Renters displaced by Duncan apartment fire reminded of 2014 blaze
CTV Vancouver Island
Published Monday, June 4, 2018 6:20PM PDT
Last Updated Monday, June 4, 2018 6:44PM PDT
A Duncan apartment complex where a fire broke out Sunday, leaving more than 100 people without a home, is under the microscope again after a similar fire in 2014.
Flames broke out at Parkland Place Apartments around 11 a.m. Sunday, gutting several floors of the building and sending 13 people, including a child, to hospital for smoke inhalation.
Crews arrived to find flames shooting from the building and smoke pouring out of lower floors.
"It's a traumatic experience for people and we do have some counselling on site for those severely affected," said John Elzinga, General Manager of Community Services for the Cowichan Valley Regional District.
While the fire was eventually extinguished, the entire building has been deemed uninhabitable.
"It was a hot, quick-moving fire that took a lot of work to get under control because it was on multiple floors," Duncan Fire Chief Mike McKinley said.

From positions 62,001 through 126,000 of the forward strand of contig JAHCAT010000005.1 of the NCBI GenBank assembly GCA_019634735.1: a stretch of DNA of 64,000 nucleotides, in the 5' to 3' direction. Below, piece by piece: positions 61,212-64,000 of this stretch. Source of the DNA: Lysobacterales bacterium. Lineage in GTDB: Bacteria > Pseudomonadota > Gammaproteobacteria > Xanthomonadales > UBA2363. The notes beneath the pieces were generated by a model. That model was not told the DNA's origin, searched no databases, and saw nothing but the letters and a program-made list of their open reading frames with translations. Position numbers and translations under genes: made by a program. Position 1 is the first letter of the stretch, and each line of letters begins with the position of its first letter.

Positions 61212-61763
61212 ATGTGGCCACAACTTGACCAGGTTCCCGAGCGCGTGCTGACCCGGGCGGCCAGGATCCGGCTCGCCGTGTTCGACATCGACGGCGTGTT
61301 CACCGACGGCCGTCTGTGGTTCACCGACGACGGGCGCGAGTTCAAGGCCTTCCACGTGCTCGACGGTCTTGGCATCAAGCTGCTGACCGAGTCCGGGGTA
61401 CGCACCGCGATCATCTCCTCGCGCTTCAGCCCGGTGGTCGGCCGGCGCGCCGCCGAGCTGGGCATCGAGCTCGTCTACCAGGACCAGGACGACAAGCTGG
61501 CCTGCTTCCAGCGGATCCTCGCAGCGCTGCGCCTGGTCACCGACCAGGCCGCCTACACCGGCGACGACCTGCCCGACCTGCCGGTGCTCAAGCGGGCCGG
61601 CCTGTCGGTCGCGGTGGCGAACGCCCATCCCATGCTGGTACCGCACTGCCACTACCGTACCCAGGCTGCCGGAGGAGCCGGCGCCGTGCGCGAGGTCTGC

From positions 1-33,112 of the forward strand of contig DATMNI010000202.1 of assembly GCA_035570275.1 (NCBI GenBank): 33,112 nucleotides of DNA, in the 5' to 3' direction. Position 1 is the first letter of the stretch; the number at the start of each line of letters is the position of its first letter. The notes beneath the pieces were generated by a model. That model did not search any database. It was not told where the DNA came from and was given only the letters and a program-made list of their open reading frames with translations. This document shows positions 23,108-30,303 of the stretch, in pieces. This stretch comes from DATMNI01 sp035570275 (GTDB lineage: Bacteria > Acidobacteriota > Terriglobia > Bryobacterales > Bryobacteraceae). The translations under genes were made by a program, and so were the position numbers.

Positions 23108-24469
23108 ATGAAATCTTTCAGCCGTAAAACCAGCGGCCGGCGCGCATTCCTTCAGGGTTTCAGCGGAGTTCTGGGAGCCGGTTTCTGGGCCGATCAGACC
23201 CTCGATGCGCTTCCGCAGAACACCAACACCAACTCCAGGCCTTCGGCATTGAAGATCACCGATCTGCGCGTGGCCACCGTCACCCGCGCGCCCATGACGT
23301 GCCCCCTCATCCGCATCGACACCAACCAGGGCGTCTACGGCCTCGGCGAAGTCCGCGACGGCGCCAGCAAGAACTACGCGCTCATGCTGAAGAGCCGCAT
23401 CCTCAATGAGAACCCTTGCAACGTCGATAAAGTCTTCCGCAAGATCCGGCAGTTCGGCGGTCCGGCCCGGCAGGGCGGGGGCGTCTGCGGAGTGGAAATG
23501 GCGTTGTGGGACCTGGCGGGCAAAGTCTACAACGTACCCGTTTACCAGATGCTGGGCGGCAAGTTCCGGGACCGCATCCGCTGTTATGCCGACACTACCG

But for the more than 100 tenants of the building, it was the worst kind of déjà vu.
"I was in the last fire there, and I lost everything that time. Everything," said tenant Dianne Johnson, who was displaced by a fire at the same building in 2014.
No one was hurt in that blaze, but everybody in the building was placed in the same makeshift shelter that was opened after Sunday's fire.
Some tenants say the building has not been safe ever since that fire four years ago, but with the cause still under investigation, firefighters are unable to place any blame.
"This building is a death trap." said former tenant Catherine Perrin. "Nothing ever gets fixed. They made the apartments look nice, but the building is a death trap. It's a slum."
Firefighters have entered some of the units considered to be safe to retrieve personal items and medications for displaced renters.
For now, about 80 of the tenants are staying in the emergency shelter, which will remain open for the next two days.
If the building isn't deemed habitable by then, organizations such as Red Cross will step in to house those who cannot stay with family or friends.